MPR’s Nancy Fushan presents a report on Minnesota Historical Society’s exhibit, called "The Wish Book." The exhibit explores the role of the mail order catalog in American life at the turn-of-the-century.
Program includes descriptive history, as well as various interviews with exhibit curator, conservator, and visitors.
Read the Text Transcription of the Audio.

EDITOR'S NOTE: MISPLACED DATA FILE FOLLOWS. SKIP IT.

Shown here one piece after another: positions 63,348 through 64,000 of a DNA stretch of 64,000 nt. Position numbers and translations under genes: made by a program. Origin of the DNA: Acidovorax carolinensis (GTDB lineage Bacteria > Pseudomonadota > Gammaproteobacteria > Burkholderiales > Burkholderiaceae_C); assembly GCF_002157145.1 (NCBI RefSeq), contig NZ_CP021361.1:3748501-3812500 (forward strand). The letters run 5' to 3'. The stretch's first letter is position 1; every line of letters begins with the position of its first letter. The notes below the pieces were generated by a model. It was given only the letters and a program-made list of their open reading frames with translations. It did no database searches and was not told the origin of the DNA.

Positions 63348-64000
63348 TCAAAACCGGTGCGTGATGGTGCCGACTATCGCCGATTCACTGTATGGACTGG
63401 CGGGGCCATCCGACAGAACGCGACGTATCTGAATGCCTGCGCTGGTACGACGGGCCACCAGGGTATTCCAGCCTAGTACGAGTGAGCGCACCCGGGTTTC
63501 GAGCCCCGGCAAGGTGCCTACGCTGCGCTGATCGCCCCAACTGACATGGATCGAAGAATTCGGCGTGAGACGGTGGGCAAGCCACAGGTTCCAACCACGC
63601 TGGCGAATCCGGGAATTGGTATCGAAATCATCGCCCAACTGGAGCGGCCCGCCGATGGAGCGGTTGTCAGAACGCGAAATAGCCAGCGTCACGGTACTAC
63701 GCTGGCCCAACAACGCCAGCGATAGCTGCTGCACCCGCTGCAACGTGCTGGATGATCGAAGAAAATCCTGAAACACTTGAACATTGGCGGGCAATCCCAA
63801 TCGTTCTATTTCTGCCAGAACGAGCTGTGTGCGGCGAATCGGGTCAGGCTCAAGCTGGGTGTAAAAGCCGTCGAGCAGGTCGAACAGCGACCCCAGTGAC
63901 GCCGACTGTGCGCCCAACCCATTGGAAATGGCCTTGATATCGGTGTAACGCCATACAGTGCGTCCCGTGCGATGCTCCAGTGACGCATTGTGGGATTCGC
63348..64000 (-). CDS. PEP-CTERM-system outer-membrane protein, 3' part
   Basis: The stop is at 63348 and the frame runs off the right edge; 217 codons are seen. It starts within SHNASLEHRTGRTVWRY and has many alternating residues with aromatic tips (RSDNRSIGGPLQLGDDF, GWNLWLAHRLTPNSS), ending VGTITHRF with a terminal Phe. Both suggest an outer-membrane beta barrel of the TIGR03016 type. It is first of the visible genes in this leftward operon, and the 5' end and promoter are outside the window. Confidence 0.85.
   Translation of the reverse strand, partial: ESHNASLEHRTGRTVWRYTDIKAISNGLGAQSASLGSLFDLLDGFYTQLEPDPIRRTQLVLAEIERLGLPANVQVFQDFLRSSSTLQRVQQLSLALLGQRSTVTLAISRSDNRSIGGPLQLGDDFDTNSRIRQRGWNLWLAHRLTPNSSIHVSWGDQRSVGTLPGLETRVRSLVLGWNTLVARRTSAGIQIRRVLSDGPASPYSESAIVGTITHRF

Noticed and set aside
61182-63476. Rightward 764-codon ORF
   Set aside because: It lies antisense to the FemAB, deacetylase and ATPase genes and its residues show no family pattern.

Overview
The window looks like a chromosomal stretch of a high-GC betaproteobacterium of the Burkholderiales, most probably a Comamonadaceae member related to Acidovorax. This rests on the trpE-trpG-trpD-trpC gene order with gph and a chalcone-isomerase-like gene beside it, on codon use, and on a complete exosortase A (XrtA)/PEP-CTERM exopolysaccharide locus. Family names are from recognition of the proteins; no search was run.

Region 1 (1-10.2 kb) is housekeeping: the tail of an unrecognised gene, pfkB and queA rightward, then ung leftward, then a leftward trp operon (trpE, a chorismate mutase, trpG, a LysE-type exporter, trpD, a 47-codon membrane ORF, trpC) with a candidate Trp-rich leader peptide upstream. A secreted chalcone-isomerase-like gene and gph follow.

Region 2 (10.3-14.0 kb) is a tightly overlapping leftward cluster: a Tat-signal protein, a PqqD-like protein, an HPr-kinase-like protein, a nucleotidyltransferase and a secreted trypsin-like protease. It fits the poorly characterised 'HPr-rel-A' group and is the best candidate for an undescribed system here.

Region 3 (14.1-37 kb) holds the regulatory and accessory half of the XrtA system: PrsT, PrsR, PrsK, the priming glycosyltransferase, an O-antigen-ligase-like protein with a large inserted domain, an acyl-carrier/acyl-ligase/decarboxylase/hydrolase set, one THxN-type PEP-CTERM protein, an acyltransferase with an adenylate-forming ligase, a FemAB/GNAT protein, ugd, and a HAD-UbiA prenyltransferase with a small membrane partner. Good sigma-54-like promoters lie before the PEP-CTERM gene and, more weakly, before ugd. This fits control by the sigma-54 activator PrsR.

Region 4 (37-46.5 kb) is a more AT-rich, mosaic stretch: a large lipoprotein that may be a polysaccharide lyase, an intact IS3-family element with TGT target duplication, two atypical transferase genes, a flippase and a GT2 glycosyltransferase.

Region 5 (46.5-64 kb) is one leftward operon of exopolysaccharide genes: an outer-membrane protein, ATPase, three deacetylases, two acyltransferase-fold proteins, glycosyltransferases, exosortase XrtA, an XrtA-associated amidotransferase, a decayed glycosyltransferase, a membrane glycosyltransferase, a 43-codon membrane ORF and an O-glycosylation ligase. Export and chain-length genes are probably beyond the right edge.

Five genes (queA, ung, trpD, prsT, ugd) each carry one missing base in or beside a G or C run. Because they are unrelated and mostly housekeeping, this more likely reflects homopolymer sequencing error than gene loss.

(00:00:16) Witness to see that catalog how my something and if we didn't get what we wanted we could wish for it. Anyway, there's a lot of things in the small town. That's you just never see and you look through that catalog and all I was really Dreamland at Christmas time all those pretty dollies of the things. I've heard that they really get educated a lot of people reading about different things just in the whole catalog my mother made all my clothes and I wish didn't wish to wish we're going to have a picture taken. So I got a button pressing exactly the one I want with all the eyelets and I did get that. I've still got a picture had a little back go here everybody waited to know for the especially when I was out in the country, you know, oh they waited for that mailman, and he didn't bring what they ordered. Is more trouble of course, some things didn't fit quite right, but the kids warm the school anyway, (00:01:05) the rapid industrialization of America in the 19th century created an enormous gap between rural and urban America, but by 1890 advances in communication and transportation were beginning to bridge that Gap the development of mass production and mass merchandising made it possible for both the rural and urban communities to get a variety of new Goods which would ultimately transform daily life the US Post Office started a daily delivery door to door system back in 1863 by 1891 the system had spread to many rural areas and that's where the wish book really had its Genesis the father of generalized mail-order merchandise Montgomery Ward went further. He used Minnesota politics to assure its birth exhibit curator, Nick Westbrook. He worked out an arrangement with the Grange movement, which was just beginning here in Minnesota and elsewhere. Country in the 1860s right after the Civil War and he worked out a deal where in exchange for the Grange mailing list Montgomery Ward agreed to supply to Granger's variety of Grange regalia that they would wear to their meetings. So he got an enormous mailing list, which he was then able to send out catalogs to and that got him started his business grew and grew and grew and the The Fortunes The Grange began declining after a while as the political temper in the country began shifting in the 1880s and 90s, but the alliance with a grange had been strong enough at just the right time for Montgomery Ward that he was able to really get a good running start about a decade after Montgomery Ward start. Another mail-order house would get its Beginnings in Minnesota one. That would become Ward's largest competitor Richard Sears started as a Railroad Station Agent. To leg refer here in Minnesota. And when he was Station Agent in Redwood Falls, Minnesota, he received a shipment of watches that turned out to be unclaimed and the watch company offered him a bargain if he would take care of selling them for him. So he telegraphed on up and down the line trying to cajole other station agents into buying watches and did very very well at that. So well that he decided after about six months of buying and selling watches that this was a great business for him and moved to Minneapolis and started a mail-order jewelry business in a building on the site of Minneapolis public library today after carrying on that business and gradually expanding the variety of goods that he carried over five or six year period he finally slam down his fist on a catalog of Montgomery Ward catalog and said gentlemen, that's the game. I want to get into that's the biggest I am in the United States today the whole generalized mail-order business and so he tried running that kind of a really broad General mail order business from both Minneapolis and Chicago for a few years and decided he was just running back and forth too much rail connections weren't as good out of Minneapolis as they were out of Chicago. So the operation moved completely to Chicago and since about 1900 Sears Roebuck and Montgomery Ward have been chicago-based companies from the very outset. The major catalogs capitalized on Modern advertising techniques to sell their Wares copywriters were told to take pains in describing the items. Richard Sears could make a box of straight pins as enticing as an exotic parlor organ but making the catalogs interesting reading was just one way of getting consumers into the mail-order habit. They offered people catalogs for free the encourage people to write out orders in their own way. Don't worry about filling out the form just tell us what you want your own way and we'll try to figure it out encouraging people. This is a time when immigration to the Midwest is very very strong encouraging people to take time in their own homes to study out the catalogs to translate carefully and then to send in an order in their own native tongue and somebody on the receiving end in Chicago would sit down and translate and then send you the goods. So as an immigrant you didn't need to worry about some high pressure salesman on the other side of the counter trying to sell you a bill of goods by talking a mile a minute you could sit down and leisurely go through it and debate back and forth across the family kitchen table and try to decide which kinds of things you were going to order. They are catalogs are for a whole variety of useful and necessary household items at very very reduced prices to try to get you into the Habit. Try it you'll like it kind of approach Catalog companies offered stereopticon views of the Interior the factory and we have some of those in the exhibit. If you couldn't go to Chicago to the World's Fair in 1893, you could order through the Sears Roebuck catalog a set of 50 stereopticon slides of the whole mail order operation and you could go on the tour of Sears Roebuck 6 plant in Chicago in your own living room for only 50 cents. Everybody's parents use these practically everybody probably has some one of the things from these turn of the century catalogs and their garage. The amazing thing is to realize that all of those came from the catalogs and the absolute Marvel of having that kind of a Cascade of goods available to you at the other end of this (00:06:59) book. Temperature I've seen that little planter there. And I've seen the plows like that. We thank we had them at the place that I lived at. My my dad used to plow of one of those washing machine like that. I can remember her pushing that the lever back and forth, you know, and then I hand wringing the clothes. We used to help her push through take turns the kids would have to push that lever back and forth phonograph with around records and I often wonder what happened to it. I have one of those corn planters. I chair telephone creamed and send off your money and then these (00:07:58) things arrive fresh spanking new in the in the crater in the package and really change people's lives to the new catalog buying public the wish book offered just about anything under the sun. Well, maybe not quite everything as evidenced by the letter to Ward's from a bachelor seeking a wife the company according to the legend responded that they could not provide such a service and wouldn't advise mail-order romances. But in the true Spirit of business hype they went on to say that if the man eventually found a maid in more conventional ways towards would certainly have items to please both the bride and groom for $27 the happy couple could order the Acme parlor organ change the whole nature of your family parlor and the kind of family life family activities that took place in the family parlor suddenly became possible for mother your sister to sit there in the Parlor and play away on the Parlor organize. The rest of the family is sitting in a corner taking a look at stereopticon slides of the holy land that you would ordered through the mail order catalog. Somebody else's over in the corner flipping through the mail order catalog looking for the next thing they wanted and that Did very special sets of slides we had a photographer here in St. Paul name TW Ingersoll who supplied stereopticon slides to Sears Roebuck. He was a Minnesota manufacturer who cashed in on the whole mail-order phenomenon, and he did a variety of special photographic projects through Sears Roebuck when the earthquake happened in San Francisco in 1960. He got a special pass from Richard Sears and took off to San Francisco by Train and arrived when the city was still in utter destruction and photographed a series of 60 stereopticon slides which were then sold on an exclusive basis in the next catalog. They were promoted as being especially desirable for Sunday School classes. You got a special discount if you ordered in bulk for your Sunday school class so that they could see the acts of God wrought on. The American landscape it was the beginning of conspicuous consumption in America. But since the average American family income in 1900 was only seven hundred dollars a year careful choices had to be made the gramophone in the exhibit was a fairly expensive item that costs $50. So you really had to save for a while before you send send in for that the washing machine on the other hand only cost two dollars and forty-seven cents the granted it would only wash six shirts at a time and you had to fill it with cold water for 10 hours before you used it to swell up the woods so that it wouldn't leak you had to carry it outside before you pulled the plug to let it drain out but that cost two dollars and forty-seven cents a cowboy hat and they sold zillions of hats Cowboy had cost five dollars and fifty cents so you could buy two washing machines for the price of a good Stetson. You could buy all of the various materials. He needed to build a complete house many people are restoring final turn of the century houses these days busily restoring their Golden Oak sideboards and moldings and that kind of thing and many people don't realize that all of those moldings and side boards and stained glass windows and doors and cut glass panels and all that could be had straight out of the Sears catalog. And in fact many houses that are being so carefully restored now are probably largely fitted out with a mail order items and not only did the catalogs offer items. You could afford to buy it your current income. They catalogs advertised ways to increase your future income. For example, you could order through the catalog complete outfit to set yourself up as a optician selling people eyeglasses measuring their eyes and all of that and they advertise that is giving you the opportunity to move up into the middle class and Start earning $1,000 a year as a member of a respectable profession that probably would have come in handy for the local shopkeepers who watch their retail business fade away in the mail-order Mania many of the stores had served as Community post offices and when that function ceased with rural free delivery dozens of new Minnesota ghost towns inhabited by cobweb General Stores came into existence small town Merchants really panicked. I think it's not too strong to say that they really panicked at the Hard competition from mail order business. The mail order companies could offer tremendously wider variety of goods. They could offer Goods than everybody in town hadn't already tried on or picked away at the edges of goods got shopworn pretty quickly in some of these small towns stores. So small town Merchants reacted in a variety of ways. They would encourage their customers to sabotage the mail or Operations by sending in orders under fictitious names by sending four things and returning them by sending for all the free samples. They could they began talking about Sears Roebuck as shears and Sawbuck talking about Montgomery Ward is monkey Ward all kinds of bad names like that. They would offer to pay a bounty for your mail order catalog. You bring in your mail order catalog to my store and I'll give you a dollar and they'd have catalog burnings on the Main Street. The mail order companies responded by saying take it in get your dollar from your mail-order Merchants will send you another catalog in a plain brown wrapper. Nobody'll know the difference. At firms like Sears and Ward's major Capital expansion in Minnesota resulted in new buildings, which became routine tourist stops. The wards Midway store was considered the IDS Tower of it's time to fill those buildings the companies hired large Workforce has jobs ranged from district managers to stock boys who traveled from aisle to aisle filling orders on roller skates. (00:14:34) I worked up in the shoe department in the mail or do you know anyone who were part of the roller skating stock boy. We're doing a roller skate. I did it one time. I filled filled Artisan realized. What was it? Like it was very exciting. I loved it. I worked part-time at that time and I was hired in the shoe department and worked on roller skates and field orders. I really liked it. Did you have to know how to roller skate before you got the job or did they train you in? Oh, I guess roller skating just came natural to most people my age then because we always rollers. When we were children, you know, so they didn't train us and they just gave some roller skates and we're all done. I can remember a slogan in today out today, you know, you get you get the mail in and Merchandising would go out that same day. Isn't that right? Yeah, that that was there's no slogan way backing to into doing today and I'll today and satisfaction guaranteed or your money be refunded people came into the city. That's the first building. They look for hours. They were the word stores or the Sears. I suppose a Minneapolis Shadow. Did it really generate that kind of really a did, you know, because you had no department stores. We finally had a little one up there. But still it wasn't it wouldn't can't imagine how much it really meant then much more than now. I'm (00:15:58) sure immense is the Boom in the 19th century catalog business was the catalog business itself could not escape a larger 20th century economic (00:16:08) explosion. (00:16:30) When automobiles became widely came into wide use during the 1920s and 30s and most Americans suddenly found themselves living within about an hour's drive from a fairly large city of maybe 25,000 people then became possible to just hop in the car and go downtown and do your shopping and person to actually see the quality merchandise you were going to get to have instant gratification. He didn't need to wait and send off your order and then wait and wait and wait for it to come back that really began to cut into the mail-order business significantly. So the mail order companies responded in a couple of ways one was To open Regional distribution centers, which could speed up the process of getting the mail order goods to people the other was to start opening catalog display stores in small towns all over the country particularly here in the Midwest and gradually to start opening the kind of retail stores that are familiar to many of us today. When we think of Montgomery Ward Sears Roebuck or pennies are some of the other big mail-order chains the items on display at the Minnesota Historical Society are but a small example of the nearly 25,000 Goods available through mail order in 1900. But in many cases it's taken the society over 50 years to collect the artifacts and it took conservator technician Dave Kristofferson many months to restore the items Kristofferson who was a blacksmith spent much of his time dealing with the ravages of dirt and rust. What's what we have tried to do. Between myself is conservator. And Nick is is cured her of this exhibit is to study these these objects the way they look you know, what they show is how people have used these objects in the in the years when they were in use it that's part of the history of the objects. You know, how how they've gotten worn how they've gotten broken it broken down how someone has may be repaired them with a little piece of wire or string or cloth or something and they all have a kind of a to me. They all have a kind of a real homey human kind of nature to them. They they show where they've been handled by lots and lots of people and and in made use of so I'm not so interested in the in the years that it was neglected, but I'm interested in the years that it was used and I try to preserve or try to bring out that in each object. Do you have a favourite object and all of them well, I like all of the objects. I think I like them all. There's I like the Victorian seem to have had a love of putting little embellishments on everything everything fond of painting things bright colors and pinstriping the paint and and I think maybe some of the most enjoyable work on it was perhaps acting like a detective and trying to Decide or decipher what the object was supposed to look like when it was new and and defined to find things like stencil designs under the dirt and bring those out as best I can without making them phony in any way but just bringing out the designs that are there the detective work will go on according to Nick Westbrook while the show continues through the coming year. He's thumbing through his own wish book for additional items. We'd like to find a Kenwood windmill, for example, the mail order catalog sold windmills, and of course those remained in use here in Minnesota until rural electrification made it unnecessary for wind powered water pumping on Family Farms, but we'd very much like to find a windmill particularly the upper part at the top of the tower part with the blades and those windmills were fairly expensive kind. Farm machinery, they cost about $20. We'd also like to find a banquet lamp the kind of lamp that had to Globes stacked on top of each other filled with kerosene and a wick and a chimney and then a shade on top a lot of those are around but so many people have electrified them now to continue them and use in their own homes, and we'd like to find one that has not been electrified and that those are the kinds of things that we would certainly include in the exhibit if we were able to come across them Nick Westbrook curator of the new Minnesota Historical Society show the wish book. I'm Nancy Fusion.